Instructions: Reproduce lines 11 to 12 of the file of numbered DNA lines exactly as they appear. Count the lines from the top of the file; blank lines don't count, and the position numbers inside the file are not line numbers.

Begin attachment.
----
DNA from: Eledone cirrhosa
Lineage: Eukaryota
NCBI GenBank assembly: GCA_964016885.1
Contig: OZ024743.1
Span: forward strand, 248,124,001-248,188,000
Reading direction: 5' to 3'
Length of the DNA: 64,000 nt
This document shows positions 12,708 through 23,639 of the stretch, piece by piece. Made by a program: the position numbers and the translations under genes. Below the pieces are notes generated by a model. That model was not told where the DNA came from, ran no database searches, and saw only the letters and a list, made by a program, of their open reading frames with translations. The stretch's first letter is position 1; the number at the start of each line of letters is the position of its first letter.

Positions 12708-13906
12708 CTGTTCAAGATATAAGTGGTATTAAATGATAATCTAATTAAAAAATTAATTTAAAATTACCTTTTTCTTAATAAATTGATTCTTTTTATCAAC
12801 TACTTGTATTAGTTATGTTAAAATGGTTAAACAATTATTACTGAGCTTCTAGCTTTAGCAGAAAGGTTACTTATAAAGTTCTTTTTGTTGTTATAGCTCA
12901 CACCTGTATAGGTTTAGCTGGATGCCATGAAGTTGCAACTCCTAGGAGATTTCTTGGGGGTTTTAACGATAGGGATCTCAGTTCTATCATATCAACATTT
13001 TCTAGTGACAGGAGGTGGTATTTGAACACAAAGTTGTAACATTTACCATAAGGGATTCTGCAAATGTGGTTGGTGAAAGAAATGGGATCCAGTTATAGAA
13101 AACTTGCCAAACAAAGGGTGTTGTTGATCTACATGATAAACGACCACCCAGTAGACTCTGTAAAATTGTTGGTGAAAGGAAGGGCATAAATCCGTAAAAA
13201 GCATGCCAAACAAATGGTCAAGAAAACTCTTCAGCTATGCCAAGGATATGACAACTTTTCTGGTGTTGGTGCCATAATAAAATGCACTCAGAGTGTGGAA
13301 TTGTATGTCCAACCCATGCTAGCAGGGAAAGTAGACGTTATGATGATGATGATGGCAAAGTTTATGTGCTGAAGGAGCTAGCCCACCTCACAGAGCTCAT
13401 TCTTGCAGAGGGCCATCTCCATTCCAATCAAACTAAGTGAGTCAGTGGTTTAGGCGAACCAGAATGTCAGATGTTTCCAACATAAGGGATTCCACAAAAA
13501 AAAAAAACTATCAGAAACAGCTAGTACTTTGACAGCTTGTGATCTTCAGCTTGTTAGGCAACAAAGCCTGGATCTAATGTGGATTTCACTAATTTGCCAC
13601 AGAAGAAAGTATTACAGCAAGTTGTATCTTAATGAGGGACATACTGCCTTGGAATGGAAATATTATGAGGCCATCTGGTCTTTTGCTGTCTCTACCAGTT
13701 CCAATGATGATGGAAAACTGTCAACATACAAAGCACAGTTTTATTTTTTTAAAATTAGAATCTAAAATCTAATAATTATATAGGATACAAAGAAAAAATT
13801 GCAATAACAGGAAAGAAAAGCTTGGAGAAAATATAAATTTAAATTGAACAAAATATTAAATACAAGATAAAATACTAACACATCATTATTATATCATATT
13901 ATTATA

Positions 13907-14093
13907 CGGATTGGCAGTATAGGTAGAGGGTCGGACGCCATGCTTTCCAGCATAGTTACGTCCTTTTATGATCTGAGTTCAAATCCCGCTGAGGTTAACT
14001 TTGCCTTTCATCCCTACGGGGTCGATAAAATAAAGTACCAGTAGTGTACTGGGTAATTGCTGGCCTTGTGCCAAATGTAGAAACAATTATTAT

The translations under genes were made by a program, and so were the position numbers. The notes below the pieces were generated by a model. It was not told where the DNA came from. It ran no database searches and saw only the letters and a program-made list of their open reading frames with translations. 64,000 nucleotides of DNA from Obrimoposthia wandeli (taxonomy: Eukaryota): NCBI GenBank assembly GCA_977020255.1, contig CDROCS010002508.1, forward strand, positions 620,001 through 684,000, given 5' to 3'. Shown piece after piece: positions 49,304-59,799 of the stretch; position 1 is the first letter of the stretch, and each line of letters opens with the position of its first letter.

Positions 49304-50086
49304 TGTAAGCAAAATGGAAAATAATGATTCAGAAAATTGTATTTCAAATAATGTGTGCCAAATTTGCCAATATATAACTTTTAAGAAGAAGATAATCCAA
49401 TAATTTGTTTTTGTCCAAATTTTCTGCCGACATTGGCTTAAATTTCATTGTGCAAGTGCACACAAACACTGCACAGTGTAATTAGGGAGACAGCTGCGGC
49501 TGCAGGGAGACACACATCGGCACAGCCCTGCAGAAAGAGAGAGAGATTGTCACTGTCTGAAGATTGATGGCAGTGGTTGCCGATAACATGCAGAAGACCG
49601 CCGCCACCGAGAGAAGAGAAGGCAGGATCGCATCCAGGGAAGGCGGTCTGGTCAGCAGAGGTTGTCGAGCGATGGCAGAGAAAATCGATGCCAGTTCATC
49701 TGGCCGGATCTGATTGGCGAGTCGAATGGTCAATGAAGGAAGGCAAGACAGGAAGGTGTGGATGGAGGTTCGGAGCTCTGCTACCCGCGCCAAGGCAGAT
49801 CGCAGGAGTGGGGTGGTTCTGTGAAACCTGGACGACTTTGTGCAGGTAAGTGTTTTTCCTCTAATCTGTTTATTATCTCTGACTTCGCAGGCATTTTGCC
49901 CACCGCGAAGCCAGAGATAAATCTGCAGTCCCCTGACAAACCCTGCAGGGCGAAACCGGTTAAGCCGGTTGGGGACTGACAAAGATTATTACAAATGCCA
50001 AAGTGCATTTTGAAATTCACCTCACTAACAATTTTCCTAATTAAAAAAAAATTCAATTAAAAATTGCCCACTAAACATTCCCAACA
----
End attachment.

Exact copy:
12801 TACTTGTATTAGTTATGTTAAAATGGTTAAACAATTATTACTGAGCTTCTAGCTTTAGCAGAAAGGTTACTTATAAAGTTCTTTTTGTTGTTATAGCTCA
12901 CACCTGTATAGGTTTAGCTGGATGCCATGAAGTTGCAACTCCTAGGAGATTTCTTGGGGGTTTTAACGATAGGGATCTCAGTTCTATCATATCAACATTT